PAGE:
Whether you depend on Medicaid benefits as a disabled person or have concerns about a loved one in this position, it is helpful to review the options that you have and take steps to work toward financial security. For some disabled people, special needs trusts play an important role in safeguarding assets as well as Medicaid eligibility.
While other types of estate plans can disqualify one for Medicaid because the assets in the trust count as their resources, special needs trusts are an exception. However, it is vital to understand how these trusts work as well as the requirements.
Reviewing special needs trust requirements
The New York State Department of Health covers the requirements associated with special needs trusts. For starters, these trusts are set up for people with a certified disability while they are less than 65 years old. Moreover, those setting up a special needs trust must use the disabled person’s individual assets.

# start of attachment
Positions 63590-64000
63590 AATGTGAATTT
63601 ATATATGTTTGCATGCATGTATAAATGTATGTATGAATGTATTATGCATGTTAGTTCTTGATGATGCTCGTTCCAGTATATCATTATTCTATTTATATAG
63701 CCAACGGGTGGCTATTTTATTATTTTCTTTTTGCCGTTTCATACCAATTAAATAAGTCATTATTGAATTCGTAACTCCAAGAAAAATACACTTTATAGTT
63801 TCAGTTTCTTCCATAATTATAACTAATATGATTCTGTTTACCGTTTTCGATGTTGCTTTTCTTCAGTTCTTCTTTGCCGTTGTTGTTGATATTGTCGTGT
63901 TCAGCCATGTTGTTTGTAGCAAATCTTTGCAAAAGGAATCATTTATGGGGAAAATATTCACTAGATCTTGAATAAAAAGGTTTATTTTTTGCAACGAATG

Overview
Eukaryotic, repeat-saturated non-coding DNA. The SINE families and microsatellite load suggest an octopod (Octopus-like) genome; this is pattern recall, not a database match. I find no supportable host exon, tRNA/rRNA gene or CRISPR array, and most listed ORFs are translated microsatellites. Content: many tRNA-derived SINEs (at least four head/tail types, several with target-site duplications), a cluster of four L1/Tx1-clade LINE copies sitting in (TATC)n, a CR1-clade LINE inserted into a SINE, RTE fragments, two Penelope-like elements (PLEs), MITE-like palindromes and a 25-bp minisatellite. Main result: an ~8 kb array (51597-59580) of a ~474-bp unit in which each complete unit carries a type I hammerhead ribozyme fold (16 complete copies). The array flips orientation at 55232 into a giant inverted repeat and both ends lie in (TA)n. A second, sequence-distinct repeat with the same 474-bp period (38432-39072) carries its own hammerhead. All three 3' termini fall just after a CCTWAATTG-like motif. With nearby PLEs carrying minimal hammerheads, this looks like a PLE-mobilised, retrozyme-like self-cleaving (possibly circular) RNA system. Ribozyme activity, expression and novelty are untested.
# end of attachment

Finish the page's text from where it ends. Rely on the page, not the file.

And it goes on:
If you struggle with a disability, you could set up a special needs trust for yourself. Also, a disabled person’s parent, grandparent or legal guardian can create a special needs trust on their behalf. In some instances, courts create these trusts for disabled individuals.
Death and special needs trusts
In addition to the aforementioned requirements, special needs trusts must contain language which stipulates that when the disabled individual dies, the state receives assets left in their trust for Medicaid benefits paid out. It is crucial to understand these requirements if you are thinking about establishing a special needs trust and make sure you carefully evaluate your options.